Luehmann, M.D., R.J. Schaetzl, B.A. Miller, and M.E. Bigsby. 2012. Thin, pedoturbated, and locally sourced loess in the western Upper Peninsula of Michigan. Aeolian Research 8:85-100. doi:10.1016/j.aeolia.2012.11.003.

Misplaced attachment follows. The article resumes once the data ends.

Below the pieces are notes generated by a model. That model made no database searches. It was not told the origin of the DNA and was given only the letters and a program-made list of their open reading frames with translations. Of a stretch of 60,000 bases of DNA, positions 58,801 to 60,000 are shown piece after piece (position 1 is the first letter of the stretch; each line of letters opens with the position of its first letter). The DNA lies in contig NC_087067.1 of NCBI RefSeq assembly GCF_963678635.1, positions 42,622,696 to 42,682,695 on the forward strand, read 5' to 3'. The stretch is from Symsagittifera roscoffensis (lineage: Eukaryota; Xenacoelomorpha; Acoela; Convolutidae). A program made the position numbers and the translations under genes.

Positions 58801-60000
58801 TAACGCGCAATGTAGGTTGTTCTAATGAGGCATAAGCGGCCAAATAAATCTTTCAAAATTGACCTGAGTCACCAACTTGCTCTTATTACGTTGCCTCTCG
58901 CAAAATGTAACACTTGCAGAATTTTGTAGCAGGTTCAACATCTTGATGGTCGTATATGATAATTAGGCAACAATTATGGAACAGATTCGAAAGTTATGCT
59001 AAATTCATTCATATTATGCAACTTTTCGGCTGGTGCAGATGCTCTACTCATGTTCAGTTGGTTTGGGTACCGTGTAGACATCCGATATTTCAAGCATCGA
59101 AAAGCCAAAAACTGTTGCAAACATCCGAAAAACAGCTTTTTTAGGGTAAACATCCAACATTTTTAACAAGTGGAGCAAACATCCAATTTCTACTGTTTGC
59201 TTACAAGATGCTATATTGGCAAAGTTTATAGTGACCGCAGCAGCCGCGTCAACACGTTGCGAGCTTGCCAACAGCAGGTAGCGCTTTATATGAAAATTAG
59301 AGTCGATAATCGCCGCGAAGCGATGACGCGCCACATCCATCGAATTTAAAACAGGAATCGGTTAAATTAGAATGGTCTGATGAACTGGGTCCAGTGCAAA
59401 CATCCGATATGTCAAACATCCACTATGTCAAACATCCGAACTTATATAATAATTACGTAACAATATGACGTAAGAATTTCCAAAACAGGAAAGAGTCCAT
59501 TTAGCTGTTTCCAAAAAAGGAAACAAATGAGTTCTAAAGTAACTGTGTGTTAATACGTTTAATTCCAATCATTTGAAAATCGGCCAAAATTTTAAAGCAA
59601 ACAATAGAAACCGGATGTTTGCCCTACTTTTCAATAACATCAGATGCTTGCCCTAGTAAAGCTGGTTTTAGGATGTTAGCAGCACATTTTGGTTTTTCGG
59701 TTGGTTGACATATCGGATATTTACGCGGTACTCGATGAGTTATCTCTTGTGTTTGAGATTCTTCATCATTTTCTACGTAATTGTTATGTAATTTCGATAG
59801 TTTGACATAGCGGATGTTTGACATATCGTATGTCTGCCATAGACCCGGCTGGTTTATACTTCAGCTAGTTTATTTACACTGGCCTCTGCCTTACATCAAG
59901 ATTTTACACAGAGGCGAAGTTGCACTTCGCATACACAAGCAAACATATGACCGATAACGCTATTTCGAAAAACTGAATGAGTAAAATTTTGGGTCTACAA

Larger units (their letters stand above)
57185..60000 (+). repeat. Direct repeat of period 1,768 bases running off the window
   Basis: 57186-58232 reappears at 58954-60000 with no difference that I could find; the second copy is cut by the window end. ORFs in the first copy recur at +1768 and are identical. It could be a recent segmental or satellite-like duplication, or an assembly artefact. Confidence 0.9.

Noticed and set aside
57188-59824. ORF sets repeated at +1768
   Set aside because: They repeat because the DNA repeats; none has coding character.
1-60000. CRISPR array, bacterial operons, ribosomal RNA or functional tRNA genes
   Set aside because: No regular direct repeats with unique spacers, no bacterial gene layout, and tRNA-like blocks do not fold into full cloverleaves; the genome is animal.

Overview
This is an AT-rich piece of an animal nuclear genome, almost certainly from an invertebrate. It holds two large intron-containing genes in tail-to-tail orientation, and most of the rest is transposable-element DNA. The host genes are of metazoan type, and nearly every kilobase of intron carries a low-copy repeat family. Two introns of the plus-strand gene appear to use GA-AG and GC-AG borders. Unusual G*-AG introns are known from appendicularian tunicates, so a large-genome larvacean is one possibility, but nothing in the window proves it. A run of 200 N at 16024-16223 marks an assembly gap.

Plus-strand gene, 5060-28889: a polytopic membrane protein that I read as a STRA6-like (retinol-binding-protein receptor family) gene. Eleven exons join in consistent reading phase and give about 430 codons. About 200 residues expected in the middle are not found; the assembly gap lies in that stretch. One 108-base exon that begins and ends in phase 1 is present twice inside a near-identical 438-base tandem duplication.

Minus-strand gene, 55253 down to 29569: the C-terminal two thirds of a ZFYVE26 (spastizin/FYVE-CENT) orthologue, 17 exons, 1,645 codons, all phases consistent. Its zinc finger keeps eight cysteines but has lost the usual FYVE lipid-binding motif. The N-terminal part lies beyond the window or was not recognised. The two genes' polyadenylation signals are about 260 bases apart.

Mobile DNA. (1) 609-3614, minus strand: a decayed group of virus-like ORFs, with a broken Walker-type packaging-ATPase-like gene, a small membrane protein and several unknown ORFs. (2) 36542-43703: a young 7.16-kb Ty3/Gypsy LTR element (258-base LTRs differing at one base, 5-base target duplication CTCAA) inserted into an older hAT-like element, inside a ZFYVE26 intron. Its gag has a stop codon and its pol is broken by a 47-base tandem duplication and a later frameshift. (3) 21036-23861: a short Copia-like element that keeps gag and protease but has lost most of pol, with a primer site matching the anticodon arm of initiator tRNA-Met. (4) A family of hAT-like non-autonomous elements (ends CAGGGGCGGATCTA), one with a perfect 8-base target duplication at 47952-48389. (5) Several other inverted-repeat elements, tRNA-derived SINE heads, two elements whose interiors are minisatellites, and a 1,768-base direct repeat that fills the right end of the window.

County soil surveys document thin loess deposits across large tracts of Michigan’s western Upper Peninsula (UP), which we informally call the Peshekee loess. Our study is the first to examine the distribution, thickness and textural characteristics of these loess deposits, and speculate as to their origins. Within this region, loess is typically 20-70 cm thick and commonly underlain by sandy glacial deposits. At most sites, pedoturbation has mixed some of the lower materials into the loess, resulting in a particle size mode within the 25-75 µm fraction (from the loess), but also in a secondary mode in the 250-500 µm fraction (from the pedoturbated sand). We introduce and describe a method by which the mixed sand data are removed, or “filtered out,” of the original particle size data, to better reflect the original textural characteristics of the loess. Our data – from 237 upland sites – suggest that the Peshekee loess deposits were locally sourced from ground moraines, outwash plains, and the floodplains of small meltwater streams – interspersed within the region and at its periphery. Loess textural and thickness attributes change markedly across the region, pointing to the influence of many local sources and suggesting that the loess was transported mainly over short distances. Because of the spatial variability of this loess, we identify four main loess “core” regions, within the study area, each of which has distinct characteristics that set it apart, and describe each of these as a unique “type” of loess with one or more local source areas.